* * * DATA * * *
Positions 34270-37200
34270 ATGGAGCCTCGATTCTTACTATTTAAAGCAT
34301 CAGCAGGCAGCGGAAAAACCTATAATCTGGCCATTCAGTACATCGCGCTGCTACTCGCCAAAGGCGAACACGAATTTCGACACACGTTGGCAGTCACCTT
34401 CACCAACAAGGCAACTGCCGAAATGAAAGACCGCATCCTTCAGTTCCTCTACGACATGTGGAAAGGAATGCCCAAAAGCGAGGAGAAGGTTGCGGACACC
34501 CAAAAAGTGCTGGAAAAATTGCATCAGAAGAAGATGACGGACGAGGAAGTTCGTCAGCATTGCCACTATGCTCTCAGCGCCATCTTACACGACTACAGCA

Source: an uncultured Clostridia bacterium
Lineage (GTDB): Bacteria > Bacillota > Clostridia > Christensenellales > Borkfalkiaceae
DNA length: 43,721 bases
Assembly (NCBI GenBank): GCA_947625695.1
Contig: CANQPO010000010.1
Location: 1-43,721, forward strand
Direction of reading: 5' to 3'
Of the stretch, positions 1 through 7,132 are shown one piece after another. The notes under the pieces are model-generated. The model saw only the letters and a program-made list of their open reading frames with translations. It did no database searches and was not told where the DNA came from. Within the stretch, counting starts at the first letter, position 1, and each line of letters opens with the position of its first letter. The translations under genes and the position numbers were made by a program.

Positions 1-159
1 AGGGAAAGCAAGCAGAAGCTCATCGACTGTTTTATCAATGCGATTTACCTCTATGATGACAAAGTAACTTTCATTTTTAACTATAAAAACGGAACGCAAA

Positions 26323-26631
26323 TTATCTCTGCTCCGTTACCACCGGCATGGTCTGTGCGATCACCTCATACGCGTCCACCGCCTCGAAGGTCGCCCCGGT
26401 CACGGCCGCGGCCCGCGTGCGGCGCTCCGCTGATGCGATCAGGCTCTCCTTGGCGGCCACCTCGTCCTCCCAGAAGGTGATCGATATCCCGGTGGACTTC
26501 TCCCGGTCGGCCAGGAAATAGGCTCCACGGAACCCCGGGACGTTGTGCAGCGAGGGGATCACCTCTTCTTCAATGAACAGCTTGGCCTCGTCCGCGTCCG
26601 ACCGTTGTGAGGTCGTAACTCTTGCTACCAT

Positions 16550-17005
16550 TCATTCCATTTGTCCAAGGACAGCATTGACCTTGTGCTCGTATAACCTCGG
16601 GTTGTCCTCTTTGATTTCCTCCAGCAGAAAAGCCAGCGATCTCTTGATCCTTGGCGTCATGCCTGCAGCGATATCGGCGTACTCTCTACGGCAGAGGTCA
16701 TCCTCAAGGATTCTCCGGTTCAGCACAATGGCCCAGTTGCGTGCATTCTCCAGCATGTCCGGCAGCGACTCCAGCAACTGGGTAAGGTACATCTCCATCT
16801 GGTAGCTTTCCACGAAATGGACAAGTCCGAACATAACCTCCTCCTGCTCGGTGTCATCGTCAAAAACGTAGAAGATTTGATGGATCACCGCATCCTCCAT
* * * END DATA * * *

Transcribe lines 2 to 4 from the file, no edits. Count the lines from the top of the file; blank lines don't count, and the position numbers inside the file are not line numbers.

34270 ATGGAGCCTCGATTCTTACTATTTAAAGCAT
34301 CAGCAGGCAGCGGAAAAACCTATAATCTGGCCATTCAGTACATCGCGCTGCTACTCGCCAAAGGCGAACACGAATTTCGACACACGTTGGCAGTCACCTT
34401 CACCAACAAGGCAACTGCCGAAATGAAAGACCGCATCCTTCAGTTCCTCTACGACATGTGGAAAGGAATGCCCAAAAGCGAGGAGAAGGTTGCGGACACC